Build your Legal Studies writing skills with Natasha Isbel

Build your Legal Studies writing skills with Natasha Isbel

Georgina Mogiannis - Digital Content Manager

Our resident legal eagle and expert knitter Natasha Isbel believes that the key to success in HSC Legal Studies is the ability to write. We recently sat down with Natasha and got the low down on who he really is and what she gets up to when she's not at school or in front of the Edrolo camera.

You can access Natasha's masterclasses on extended responses in your Edrolo account. Here is an example of a Year 12 masterclass, and here is an example of a Year 11 masterclass.

From day one in Year 11, I focus on the skill of applying knowledge learnt and provide regular feedback to students, targeting how to improve their academic tone and cohesive structuring of their responses.

Fun facts about Natasha

🥩 Her favourite food is steak with mashed potato and green beans

✈️ She loves the Top Gun movies

🎤 Natasha is a Swiftie! She loves Taylor's music.

🧶 She is a champion knitter - and even visited the Shetland Islands for their Wool Week

Tell us a bit about your background.

I have been teaching almost 13 years now, having retrained after a lengthy career as a corporate lawyer. I love the law and sharing my passion for all things legal. Working as in-house counsel in a variety of settings has given me real-life experience of how legal concepts present themselves everyday. This deeper understanding and experience has undoubtedly enriched my teaching.

My current role focuses on school-wide curriculum projects and initiatives to improve the impact of instructional strategies used by teachers in the classroom to improve student learning outcomes. I have been involved in the Legal Studies Association of NSW, which works to support teachers, both beginning and experienced, in my favourite subject – Legal Studies.

Why Legal Studies? What makes you excited about this subject?

My previous experience as a corporate lawyer made it a natural choice. Even though the syllabus is very different to my professional legal career, I enjoy creating case studies through which I teach the syllabus content, linking in contemporary issues relevant to society. This is important for everyone to know so that they can fully participate in life beyond school.

Legal Studies is so relevant in everyday life. Each day, the front page of the paper includes a story which draws on knowledge and understanding of the key legal principles that underpin the successful functioning of our society and the protection of vulnerable people.

Where do students use the skills they gain from studying Legal Studies in life beyond school?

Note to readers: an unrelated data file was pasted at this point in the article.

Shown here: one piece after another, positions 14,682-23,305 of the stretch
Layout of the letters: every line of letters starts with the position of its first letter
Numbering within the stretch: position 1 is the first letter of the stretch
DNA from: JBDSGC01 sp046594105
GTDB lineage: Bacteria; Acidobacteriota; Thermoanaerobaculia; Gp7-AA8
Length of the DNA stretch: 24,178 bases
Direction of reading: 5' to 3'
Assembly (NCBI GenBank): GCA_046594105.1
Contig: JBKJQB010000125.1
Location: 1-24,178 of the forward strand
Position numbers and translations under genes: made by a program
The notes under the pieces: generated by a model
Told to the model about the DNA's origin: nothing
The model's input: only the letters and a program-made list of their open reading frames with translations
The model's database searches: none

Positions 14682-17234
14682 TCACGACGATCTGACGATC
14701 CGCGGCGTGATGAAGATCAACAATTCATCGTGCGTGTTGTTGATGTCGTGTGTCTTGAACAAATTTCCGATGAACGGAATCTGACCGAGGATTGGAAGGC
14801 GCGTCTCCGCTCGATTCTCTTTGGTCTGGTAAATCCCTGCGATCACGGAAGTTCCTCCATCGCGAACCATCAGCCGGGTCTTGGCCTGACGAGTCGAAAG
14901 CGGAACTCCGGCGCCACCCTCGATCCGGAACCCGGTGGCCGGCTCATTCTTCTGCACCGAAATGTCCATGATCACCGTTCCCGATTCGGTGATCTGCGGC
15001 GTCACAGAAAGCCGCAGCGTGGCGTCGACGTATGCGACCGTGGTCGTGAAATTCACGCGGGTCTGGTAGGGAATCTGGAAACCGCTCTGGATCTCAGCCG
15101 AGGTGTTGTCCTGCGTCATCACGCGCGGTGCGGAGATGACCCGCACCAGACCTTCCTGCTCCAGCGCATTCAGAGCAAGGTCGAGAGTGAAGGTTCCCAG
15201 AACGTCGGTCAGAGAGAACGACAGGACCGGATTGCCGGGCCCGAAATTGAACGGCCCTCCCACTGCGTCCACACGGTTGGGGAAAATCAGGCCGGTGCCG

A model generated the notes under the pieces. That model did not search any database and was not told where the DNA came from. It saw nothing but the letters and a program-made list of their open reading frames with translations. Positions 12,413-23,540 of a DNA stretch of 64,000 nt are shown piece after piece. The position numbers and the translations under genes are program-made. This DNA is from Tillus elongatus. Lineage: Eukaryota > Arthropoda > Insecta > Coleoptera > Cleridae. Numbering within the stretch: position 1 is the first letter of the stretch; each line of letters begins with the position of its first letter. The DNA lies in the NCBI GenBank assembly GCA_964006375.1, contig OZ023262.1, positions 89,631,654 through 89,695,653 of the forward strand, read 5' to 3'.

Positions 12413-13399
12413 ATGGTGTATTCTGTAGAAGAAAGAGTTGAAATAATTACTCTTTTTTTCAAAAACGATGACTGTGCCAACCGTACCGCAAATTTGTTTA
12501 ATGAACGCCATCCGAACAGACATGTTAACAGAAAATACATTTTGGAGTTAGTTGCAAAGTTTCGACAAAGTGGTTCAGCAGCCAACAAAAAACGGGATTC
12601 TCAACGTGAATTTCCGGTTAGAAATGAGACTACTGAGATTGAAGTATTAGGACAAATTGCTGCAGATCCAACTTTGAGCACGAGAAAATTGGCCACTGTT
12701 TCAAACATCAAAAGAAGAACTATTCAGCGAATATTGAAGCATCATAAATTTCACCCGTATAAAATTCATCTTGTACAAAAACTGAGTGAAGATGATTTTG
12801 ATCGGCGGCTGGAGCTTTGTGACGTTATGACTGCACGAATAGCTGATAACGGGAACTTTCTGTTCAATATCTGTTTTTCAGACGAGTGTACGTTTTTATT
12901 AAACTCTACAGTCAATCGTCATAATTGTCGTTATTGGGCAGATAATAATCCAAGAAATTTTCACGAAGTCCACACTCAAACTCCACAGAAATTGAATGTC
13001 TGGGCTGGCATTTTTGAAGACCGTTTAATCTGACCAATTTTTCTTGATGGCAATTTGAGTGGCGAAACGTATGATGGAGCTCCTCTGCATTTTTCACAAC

All areas. Legal Studies is a subject which teaches you how to think, write, and condense a large quantity of information into a concise and clear message. What job does not require those important skills?

In your experience, what do students find most challenging about Legal Studies, and how do you support them?

Writing. Students tend to be highly verbal, capably expressing their understanding of the content taught, but find the clear written communication of that knowledge very challenging.

Focus on building writing skills. Practise deconstructing past exam questions and think about how you can synthesise relevant content to respond fully.

What do you see as a key benefit for students in using Edrolo?

I think Edrolo is an amazing resource to support both teachers and students. It models how to understand and apply the syllabus through consideration of relevant case studies. Topic tests and explanations of writing activities are crucial for students to understand to apply what they have learnt. It is not sufficient to only know the content – you need to be able to demonstrate that knowledge and understanding in writing, responding to different types of exam questions.

What's the funniest thing that's ever happened in your classroom?

Having a student rush to tell me on Monday morning that she had breached the criminal law on the weekend for riding the train without a ticket. She was fined!

How would your students describe you?

Caring, hardworking, accessible.

If you weren't a teacher, what would you be?

Always something connected to the law – I just love the logical and interesting nature of it.

What are the best and worst things about teaching?

The best thing is the joy in helping a student succeed by teaching them how to write effectively. The worst thing is the lack of time. It takes a significant investment of time to be good at teaching.

See Natasha in action, and get exam-ready for Legal Studies. Log in to your Edrolo account now.

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